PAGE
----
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Supporting a loved one with post-cancer depression

Hi there, I'm looking for some guidance as to supporting a loved one who has developed symptoms of depression after surviving breast cancer. She has actually experienced breast cancer twice, as well as losing a close friend to metastatic breast cancer, all before the age of 50.

Since completing chemotherapy the last time, she has really struggled. She's lost all self-confidence, lives in fear of it returning, and feels isolated and angry. When she's feeling really low, she asks "why me?" and feels as though she's being punished for something. I just wish she could be happy, but don't know what to do. I can't say anything that helps because I haven't lived in her shoes.

Anytime we mention support groups, therapy or medication to help with her struggles, she becomes very defensive and feels even more isolated. I just don't know what to do. Perhaps if there was anyone who has shared a similar experience would have some insight? If so, I'd really appreciate it.

Comments

  • AfraserAfraser MelbourneMember Posts: 2,951
    Dear @lottie123

    The incidence of depression with cancer (any cancer) is significant, for excellent reasons - it strikes at the heart of one’s sense of mortality, recovering is no guarantee of not getting it again and treatment is at best unpleasant with the possibility of long term side effects. Your loved one has had cancer return, is scared of dying but can’t trust living and probably feels that no one really understands.  I didn’t get depressed but for a short time got a bit confused about who I was likely to be by the end of treatment. I didn’t have any reservations about seeing a counsellor which worked really well for me and a good counsellor would possibly help her immensely, but there’s obviously resistance. Is there anyone she trusts who could advise (such as a long term GP) not only about treatment but about who to see? Or you may consult a professional yourself as to the best way to handle this dilemma? I felt positive about seeing a counsellor because the oncology nurse who recommended her had a pretty astute understanding of me and it was an excellent ‘match’. The counselling had very little to do with cancer and a lot to do with why my ‘normal’ was as frenetic as it was! Cancer can stir up old, possibly unresolved, issues which can compound confusion or even depression. Best wishes.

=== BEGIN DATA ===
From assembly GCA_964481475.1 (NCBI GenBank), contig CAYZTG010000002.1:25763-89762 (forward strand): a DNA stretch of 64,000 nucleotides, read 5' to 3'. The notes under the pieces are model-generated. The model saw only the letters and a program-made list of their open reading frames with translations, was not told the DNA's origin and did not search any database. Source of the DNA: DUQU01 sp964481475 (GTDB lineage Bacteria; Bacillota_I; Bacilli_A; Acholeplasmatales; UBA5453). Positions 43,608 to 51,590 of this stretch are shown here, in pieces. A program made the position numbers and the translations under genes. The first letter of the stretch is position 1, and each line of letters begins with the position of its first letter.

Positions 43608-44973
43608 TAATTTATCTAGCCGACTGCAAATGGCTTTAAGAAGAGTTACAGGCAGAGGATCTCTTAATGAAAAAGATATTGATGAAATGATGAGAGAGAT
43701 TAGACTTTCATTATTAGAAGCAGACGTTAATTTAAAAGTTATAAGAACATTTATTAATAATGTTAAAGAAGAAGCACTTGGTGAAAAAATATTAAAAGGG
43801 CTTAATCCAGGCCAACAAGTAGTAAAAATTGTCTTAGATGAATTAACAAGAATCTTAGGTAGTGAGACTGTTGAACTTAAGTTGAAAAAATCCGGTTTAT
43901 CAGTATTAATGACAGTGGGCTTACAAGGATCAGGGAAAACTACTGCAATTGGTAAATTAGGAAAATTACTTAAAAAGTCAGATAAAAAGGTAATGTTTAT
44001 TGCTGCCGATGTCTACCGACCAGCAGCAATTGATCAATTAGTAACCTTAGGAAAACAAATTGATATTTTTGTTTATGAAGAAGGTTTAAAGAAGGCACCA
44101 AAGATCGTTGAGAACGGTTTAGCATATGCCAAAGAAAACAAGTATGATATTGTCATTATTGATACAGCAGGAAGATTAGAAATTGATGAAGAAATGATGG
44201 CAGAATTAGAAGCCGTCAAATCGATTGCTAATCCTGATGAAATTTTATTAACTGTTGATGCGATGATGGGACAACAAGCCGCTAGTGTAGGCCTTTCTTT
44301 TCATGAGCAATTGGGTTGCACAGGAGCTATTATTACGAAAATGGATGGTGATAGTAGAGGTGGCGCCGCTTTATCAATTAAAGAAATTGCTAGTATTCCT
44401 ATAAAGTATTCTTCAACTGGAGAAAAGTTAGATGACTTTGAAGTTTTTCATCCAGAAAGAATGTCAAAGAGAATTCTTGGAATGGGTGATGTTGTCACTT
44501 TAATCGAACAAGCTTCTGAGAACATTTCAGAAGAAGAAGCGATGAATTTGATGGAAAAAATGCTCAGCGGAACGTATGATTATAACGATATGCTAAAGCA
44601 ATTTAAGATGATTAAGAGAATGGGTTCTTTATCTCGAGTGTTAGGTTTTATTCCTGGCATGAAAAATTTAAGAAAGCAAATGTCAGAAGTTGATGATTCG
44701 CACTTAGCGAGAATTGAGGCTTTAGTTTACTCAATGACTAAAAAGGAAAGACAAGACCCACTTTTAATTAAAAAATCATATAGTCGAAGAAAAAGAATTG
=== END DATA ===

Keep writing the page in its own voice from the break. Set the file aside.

• ddonddon Member Posts: 206
    Nadine, what you just wrote is wonderful and it has helped me in my own mind and situation. Thank you for putting that all into words. 
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